Nicene and Post-Nicene Fathers: Series II/Volume VI/The Letters of St. Jerome/Letter 70
Letter LXX. To Magnus an Orator of Rome.
Jerome thanks Magnus, a Roman orator, for his services in bringing a young man named Sebesius to apologize to him for some fault that he had committed. He then replies to a criticism of Magnus on his fondness for making quotations from profane writers, a practice which he defends by the example of the fathers of the church and of the inspired penmen of scripture. He ends by hinting that the objection really comes not from Magnus himself but from Rufinus (here nicknamed Calpurnius Lanarius). The date of the letter is 397 a.d.
1. That our friend Sebesius has profited by your advice I have learned less from your letter than from his own penitence. And strange to say the pleasure which he has given me since his rebuke is greater than the pain he caused me from his previous waywardness. There has been indeed a conflict between indulgence in the father, and affection in the son; while the former is anxious to forget the past, the latter is eager to promise dutiful behaviour in the future. Accordingly you and I must equally rejoice, you because you have successfully put a pupil to the test, I because I have received a son again.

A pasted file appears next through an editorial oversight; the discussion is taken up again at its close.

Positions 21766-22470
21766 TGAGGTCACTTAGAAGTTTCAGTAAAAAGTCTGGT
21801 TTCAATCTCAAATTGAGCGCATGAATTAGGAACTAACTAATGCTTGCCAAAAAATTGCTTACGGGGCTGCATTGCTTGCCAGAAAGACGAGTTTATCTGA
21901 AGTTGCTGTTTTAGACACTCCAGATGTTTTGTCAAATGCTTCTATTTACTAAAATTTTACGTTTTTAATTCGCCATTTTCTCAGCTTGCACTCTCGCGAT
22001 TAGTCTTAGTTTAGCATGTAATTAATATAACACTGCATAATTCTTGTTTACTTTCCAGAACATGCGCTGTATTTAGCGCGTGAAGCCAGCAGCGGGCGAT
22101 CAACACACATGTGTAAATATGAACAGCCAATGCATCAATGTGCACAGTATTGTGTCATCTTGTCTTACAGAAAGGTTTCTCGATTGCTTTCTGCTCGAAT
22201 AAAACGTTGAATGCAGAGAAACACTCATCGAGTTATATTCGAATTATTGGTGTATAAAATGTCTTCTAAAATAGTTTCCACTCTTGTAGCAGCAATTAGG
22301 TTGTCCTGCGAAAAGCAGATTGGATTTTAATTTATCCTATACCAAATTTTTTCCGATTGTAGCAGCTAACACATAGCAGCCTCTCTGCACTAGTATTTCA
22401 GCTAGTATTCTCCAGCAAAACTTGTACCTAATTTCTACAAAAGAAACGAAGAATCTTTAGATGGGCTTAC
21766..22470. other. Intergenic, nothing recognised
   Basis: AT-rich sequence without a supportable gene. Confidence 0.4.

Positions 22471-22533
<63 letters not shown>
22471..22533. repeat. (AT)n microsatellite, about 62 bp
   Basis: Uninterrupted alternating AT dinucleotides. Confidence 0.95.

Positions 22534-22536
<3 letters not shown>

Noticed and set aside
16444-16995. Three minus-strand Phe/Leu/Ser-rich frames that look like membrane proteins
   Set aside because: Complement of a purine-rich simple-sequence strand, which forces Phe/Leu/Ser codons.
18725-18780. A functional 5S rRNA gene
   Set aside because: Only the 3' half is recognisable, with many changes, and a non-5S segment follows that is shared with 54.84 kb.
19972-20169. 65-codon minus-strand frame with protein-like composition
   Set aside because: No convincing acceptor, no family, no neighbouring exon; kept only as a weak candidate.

2. You ask me at the close of your letter why it is that sometimes in my writings I quote examples from secular literature and thus defile the whiteness of the church with the foulness of heathenism. I will now briefly answer your question. You would never have asked it, had not your mind been wholly taken up with Tully; you would never have asked it had you made it a practice instead of studying Volcatius to read the holy scriptures and the commentators upon them. For who is there who does not know that both in Moses and in the prophets there are passages cited from Gentile books and that Solomon proposed questions to the philosophers of Tyre and answered others put to him by them. In the commencement of the book of Proverbs he charges us to understand prudent maxims and shrewd adages, parables and obscure discourse, the words of the wise and their dark sayings; all of which belong by right to the sphere of the dialectician and the philosopher. The Apostle Paul also, in writing to Titus, has used a line of the poet Epimenides: “The Cretians are always liars, evil beasts, slow bellies.” Half of which line was afterwards adopted by Callimachus. It is not surprising that a literal rendering of the words into Latin should fail to preserve the metre, seeing that Homer when translated into the same language is scarcely intelligible even in prose. In another epistle Paul quotes a line of Menander: “Evil communications corrupt good manners.” And when he is arguing with the Athenians upon the Areopagus he calls Aratus as a witness citing from him the words “For we are also his offspring;” in Greek τοῦ γὰρ καὶ γένος ἐσμεν, the close of a heroic verse. And as if this were not enough, that leader of the Christian army, that unvanquished pleader for the cause of Christ, skilfully turns a chance inscription into a proof of the faith. For he had learned from the true David to wrench the sword of the enemy out of his hand and with his own blade to cut off the head of the arrogant Goliath. He had read in Deuteronomy the command given by the voice of the Lord that when a captive woman had had her head shaved, her eyebrows and all her hair cut off, and her nails pared, she might then be taken to wife. Is it surprising that I too, admiring the fairness of her form and the grace of her eloquence, desire to make that secular wisdom which is my captive and my handmaid, a matron of the true Israel? Or that shaving off and cutting away all in her that is dead whether this be idolatry, pleasure, error, or lust, I take her to myself clean and pure and beget by her servants for the Lord of Sabaoth? My efforts promote the advantage of Christ’s family, my so-called defilement with an alien increases the number of my fellow-servants. Hosea took a wife of whoredoms, Gomer the daughter of Diblaim, and this harlot bore him a son called Jezreel or the seed of God. Isaiah speaks of a sharp razor which shaves “the head of sinners and the hair of their feet;” and Ezekiel shaves his head as a type of that Jerusalem which has been an harlot, in sign that whatever in her is devoid of sense and life must be removed.